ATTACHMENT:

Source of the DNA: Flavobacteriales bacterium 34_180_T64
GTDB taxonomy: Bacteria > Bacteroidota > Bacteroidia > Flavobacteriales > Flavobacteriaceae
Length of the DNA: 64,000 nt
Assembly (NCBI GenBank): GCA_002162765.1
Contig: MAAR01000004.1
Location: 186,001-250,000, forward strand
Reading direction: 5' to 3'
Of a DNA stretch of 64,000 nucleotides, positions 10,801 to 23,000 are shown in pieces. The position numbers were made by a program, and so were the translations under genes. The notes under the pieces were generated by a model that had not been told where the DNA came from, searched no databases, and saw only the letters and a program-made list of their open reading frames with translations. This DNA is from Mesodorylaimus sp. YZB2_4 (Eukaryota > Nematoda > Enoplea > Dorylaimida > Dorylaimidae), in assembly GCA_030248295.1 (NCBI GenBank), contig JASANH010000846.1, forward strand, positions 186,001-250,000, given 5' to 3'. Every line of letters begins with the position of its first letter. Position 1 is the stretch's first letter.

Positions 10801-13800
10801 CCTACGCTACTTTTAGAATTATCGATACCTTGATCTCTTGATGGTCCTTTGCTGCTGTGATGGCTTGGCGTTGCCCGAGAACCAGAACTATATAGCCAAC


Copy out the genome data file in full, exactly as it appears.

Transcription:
Source of the DNA: Flavobacteriales bacterium 34_180_T64
GTDB taxonomy: Bacteria > Bacteroidota > Bacteroidia > Flavobacteriales > Flavobacteriaceae
Length of the DNA: 64,000 nt
Assembly (NCBI GenBank): GCA_002162765.1
Contig: MAAR01000004.1
Location: 186,001-250,000, forward strand
Reading direction: 5' to 3'
Of a DNA stretch of 64,000 nucleotides, positions 10,801 to 23,000 are shown in pieces. The position numbers were made by a program, and so were the translations under genes. The notes under the pieces were generated by a model that had not been told where the DNA came from, searched no databases, and saw only the letters and a program-made list of their open reading frames with translations. This DNA is from Mesodorylaimus sp. YZB2_4 (Eukaryota > Nematoda > Enoplea > Dorylaimida > Dorylaimidae), in assembly GCA_030248295.1 (NCBI GenBank), contig JASANH010000846.1, forward strand, positions 186,001-250,000, given 5' to 3'. Every line of letters begins with the position of its first letter. Position 1 is the stretch's first letter.

Positions 10801-13800
10801 CCTACGCTACTTTTAGAATTATCGATACCTTGATCTCTTGATGGTCCTTTGCTGCTGTGATGGCTTGGCGTTGCCCGAGAACCAGAACTATATAGCCAAC